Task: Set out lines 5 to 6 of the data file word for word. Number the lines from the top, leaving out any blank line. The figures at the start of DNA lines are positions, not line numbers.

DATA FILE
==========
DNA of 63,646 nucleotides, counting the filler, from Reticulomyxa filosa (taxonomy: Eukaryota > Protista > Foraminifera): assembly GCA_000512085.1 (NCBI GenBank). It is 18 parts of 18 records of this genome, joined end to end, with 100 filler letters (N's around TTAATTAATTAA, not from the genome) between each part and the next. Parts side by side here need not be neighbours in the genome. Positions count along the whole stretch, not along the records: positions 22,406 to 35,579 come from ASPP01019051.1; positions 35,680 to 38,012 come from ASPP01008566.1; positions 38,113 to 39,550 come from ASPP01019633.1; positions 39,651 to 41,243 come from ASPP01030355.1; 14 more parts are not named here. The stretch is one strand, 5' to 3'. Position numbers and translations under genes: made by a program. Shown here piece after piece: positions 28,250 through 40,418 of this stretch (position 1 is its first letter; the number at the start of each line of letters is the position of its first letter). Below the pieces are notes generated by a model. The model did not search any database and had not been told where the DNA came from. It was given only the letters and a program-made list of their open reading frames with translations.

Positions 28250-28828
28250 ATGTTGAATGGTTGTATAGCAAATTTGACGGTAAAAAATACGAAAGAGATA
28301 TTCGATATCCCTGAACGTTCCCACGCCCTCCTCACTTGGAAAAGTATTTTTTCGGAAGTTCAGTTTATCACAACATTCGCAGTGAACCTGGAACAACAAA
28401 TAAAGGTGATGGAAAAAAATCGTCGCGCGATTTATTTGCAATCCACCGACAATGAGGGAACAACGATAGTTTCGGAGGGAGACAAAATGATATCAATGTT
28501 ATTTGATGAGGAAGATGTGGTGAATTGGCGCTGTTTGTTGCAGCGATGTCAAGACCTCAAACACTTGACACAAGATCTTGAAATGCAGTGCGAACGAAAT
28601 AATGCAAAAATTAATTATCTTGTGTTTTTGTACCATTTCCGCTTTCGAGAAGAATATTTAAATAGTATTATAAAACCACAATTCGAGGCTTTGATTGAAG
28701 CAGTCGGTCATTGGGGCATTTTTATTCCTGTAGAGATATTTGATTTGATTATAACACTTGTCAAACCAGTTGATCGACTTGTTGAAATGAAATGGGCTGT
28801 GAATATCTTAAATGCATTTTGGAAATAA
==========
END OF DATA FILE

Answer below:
28401 TAAAGGTGATGGAAAAAAATCGTCGCGCGATTTATTTGCAATCCACCGACAATGAGGGAACAACGATAGTTTCGGAGGGAGACAAAATGATATCAATGTT
28501 ATTTGATGAGGAAGATGTGGTGAATTGGCGCTGTTTGTTGCAGCGATGTCAAGACCTCAAACACTTGACACAAGATCTTGAAATGCAGTGCGAACGAAAT